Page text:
US Energy Dept Approves Oregon Project To Export LNG
WASHINGTON, July 31 (Reuters) - The U.S. Energy Department on Thursday approved Oregon LNG to export liquefied natural gas, as the Obama administration works through applications to export fuel from the domestic drilling boom to markets in Asia and Europe.
Oregon LNG, which is controlled by Leucadia National Corp , has been authorized by the department to export up to 1.25 billion cubic feet per day of the fuel for 20 years. It hopes to begin exporting LNG in 2017.
The Astoria, Oregon-based project still needs approval from the Federal Energy Regulatory Commission (FERC), which will review its environmental impact.
The DOE's review of the Oregon project was initiated before the Obama administration shook up its LNG review process in May. Under its proposed revamp, the DOE will no longer issue conditional approvals of LNG projects.
Instead, the DOE would decide whether a project is in the national interest only after the FERC issues a final environmental review. The change is expected to benefit companies that have strong financial backing for their projects.
The DOE has given the green light to three LNG projects this year, and Oregon LNG could be one of last to get initial approval from the department under the old system.
In March, as the Obama administration was under pressure to approve projects amid Russia's aggression toward Ukraine, the DOE approved Veresen Inc's Jordan Cove plant. Weeks earlier it approved Sempra's Cameron project.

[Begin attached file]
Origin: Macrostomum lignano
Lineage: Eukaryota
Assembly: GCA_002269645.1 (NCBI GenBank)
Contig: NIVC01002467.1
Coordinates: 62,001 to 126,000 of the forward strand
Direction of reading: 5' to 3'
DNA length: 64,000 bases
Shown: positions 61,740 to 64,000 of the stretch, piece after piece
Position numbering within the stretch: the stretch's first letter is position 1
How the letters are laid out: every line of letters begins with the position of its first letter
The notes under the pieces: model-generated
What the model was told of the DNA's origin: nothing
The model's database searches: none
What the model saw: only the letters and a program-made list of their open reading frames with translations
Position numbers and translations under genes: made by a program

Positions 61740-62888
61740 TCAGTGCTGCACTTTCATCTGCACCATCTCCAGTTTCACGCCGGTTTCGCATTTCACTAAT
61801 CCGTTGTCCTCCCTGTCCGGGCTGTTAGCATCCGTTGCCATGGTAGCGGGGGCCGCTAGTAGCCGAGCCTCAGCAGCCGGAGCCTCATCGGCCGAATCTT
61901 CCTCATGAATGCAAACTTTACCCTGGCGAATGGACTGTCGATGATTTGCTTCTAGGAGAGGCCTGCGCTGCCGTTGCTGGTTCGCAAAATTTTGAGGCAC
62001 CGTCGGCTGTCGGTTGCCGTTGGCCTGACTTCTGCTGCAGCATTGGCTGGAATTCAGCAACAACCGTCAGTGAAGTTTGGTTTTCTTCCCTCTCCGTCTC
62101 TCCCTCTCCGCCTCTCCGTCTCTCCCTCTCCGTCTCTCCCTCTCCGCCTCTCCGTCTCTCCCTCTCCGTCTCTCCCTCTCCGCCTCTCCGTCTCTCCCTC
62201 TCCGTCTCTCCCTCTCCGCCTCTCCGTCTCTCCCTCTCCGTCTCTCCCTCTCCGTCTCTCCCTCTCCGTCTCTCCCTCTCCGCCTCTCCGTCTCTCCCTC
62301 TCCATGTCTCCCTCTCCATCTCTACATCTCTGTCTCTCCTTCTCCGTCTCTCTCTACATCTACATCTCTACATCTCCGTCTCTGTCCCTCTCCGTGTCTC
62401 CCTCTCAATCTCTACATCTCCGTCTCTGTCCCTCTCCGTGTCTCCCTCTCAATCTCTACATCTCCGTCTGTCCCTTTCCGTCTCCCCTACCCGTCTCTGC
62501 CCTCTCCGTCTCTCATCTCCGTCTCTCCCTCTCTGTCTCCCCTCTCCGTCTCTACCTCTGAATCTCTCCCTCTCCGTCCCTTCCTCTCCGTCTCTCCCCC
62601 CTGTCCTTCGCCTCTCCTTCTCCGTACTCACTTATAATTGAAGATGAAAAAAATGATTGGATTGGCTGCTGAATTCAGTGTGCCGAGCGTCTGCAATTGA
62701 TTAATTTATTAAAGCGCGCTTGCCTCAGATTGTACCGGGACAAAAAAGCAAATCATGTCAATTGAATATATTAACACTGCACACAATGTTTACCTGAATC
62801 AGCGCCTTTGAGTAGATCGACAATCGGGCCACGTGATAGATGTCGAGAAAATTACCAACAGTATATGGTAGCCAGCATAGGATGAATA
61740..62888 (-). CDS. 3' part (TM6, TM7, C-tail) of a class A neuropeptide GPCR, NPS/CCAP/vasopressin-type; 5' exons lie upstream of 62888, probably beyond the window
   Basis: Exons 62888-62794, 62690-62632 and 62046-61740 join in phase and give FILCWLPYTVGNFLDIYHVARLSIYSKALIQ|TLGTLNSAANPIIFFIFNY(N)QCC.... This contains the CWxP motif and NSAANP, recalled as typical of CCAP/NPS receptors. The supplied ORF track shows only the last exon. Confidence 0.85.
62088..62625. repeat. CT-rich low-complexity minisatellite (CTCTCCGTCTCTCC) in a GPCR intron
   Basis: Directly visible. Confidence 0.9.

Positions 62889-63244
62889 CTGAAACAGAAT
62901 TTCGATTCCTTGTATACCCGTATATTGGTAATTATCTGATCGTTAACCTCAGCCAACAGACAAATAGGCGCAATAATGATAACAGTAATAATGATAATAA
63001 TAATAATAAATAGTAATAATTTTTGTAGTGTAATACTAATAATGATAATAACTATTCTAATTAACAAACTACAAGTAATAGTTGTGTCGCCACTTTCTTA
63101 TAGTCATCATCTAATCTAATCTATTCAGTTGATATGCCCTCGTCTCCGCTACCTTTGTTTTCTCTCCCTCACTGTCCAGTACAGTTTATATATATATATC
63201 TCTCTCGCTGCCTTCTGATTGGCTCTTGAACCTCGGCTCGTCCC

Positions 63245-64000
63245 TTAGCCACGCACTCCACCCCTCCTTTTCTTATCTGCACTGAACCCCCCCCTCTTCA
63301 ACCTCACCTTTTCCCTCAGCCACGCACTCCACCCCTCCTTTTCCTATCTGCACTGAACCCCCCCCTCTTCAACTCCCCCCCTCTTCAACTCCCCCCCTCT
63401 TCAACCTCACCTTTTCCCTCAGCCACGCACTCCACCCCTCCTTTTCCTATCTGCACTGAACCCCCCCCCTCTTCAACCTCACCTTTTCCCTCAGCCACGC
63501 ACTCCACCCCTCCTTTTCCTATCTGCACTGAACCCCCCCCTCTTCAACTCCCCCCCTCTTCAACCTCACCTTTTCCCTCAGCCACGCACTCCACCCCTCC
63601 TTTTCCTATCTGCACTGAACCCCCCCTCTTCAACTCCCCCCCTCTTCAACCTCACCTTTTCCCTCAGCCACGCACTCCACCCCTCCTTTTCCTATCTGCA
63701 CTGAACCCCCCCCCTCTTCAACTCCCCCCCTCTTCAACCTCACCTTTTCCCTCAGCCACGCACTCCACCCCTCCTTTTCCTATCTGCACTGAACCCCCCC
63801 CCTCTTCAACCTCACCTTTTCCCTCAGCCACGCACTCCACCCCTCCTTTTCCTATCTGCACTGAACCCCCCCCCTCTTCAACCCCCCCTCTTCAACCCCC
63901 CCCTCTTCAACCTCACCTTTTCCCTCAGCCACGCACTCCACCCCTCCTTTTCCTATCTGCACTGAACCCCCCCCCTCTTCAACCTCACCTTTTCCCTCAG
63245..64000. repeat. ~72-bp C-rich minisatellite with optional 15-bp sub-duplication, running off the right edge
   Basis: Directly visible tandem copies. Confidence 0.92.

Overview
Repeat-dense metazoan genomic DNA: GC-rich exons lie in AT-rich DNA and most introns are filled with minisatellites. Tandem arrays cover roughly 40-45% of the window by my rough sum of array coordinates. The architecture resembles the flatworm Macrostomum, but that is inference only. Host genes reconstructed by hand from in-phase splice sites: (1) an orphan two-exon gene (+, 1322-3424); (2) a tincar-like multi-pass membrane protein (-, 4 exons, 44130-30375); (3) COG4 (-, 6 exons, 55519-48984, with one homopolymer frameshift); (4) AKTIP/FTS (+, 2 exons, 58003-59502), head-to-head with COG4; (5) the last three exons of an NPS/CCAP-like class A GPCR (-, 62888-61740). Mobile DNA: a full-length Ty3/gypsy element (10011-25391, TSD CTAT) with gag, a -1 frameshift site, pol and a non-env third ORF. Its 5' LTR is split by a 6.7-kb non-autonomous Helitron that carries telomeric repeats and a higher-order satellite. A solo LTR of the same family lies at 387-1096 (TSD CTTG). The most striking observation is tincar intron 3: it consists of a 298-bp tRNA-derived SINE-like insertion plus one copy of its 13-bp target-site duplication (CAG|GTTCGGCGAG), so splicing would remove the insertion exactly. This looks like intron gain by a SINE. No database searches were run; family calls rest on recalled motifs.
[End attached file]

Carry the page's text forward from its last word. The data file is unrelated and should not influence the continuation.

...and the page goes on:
On Wednesday, the FERC approved construction of the Freeport LNG Development LP's LNG project in Texas, the third project gaining full U.S. approval to ship the fuel to countries with which Washington does not have a free trade agreement.
The first of those, Cheniere's Sabine Pass plant in Louisiana, is expected to begin shipping LNG next year.
Senator Lisa Murkowski, from energy-producing state Alaska and the top Republican on the Energy Committee, welcomed both recent approvals. She said she would keep a "close eye" on the new review system to "make sure the progress we've seen doesn't slip."
(Reporting by Timothy Gardner; Editing by Chris Reese, Diane Craft and Dan Grebler)
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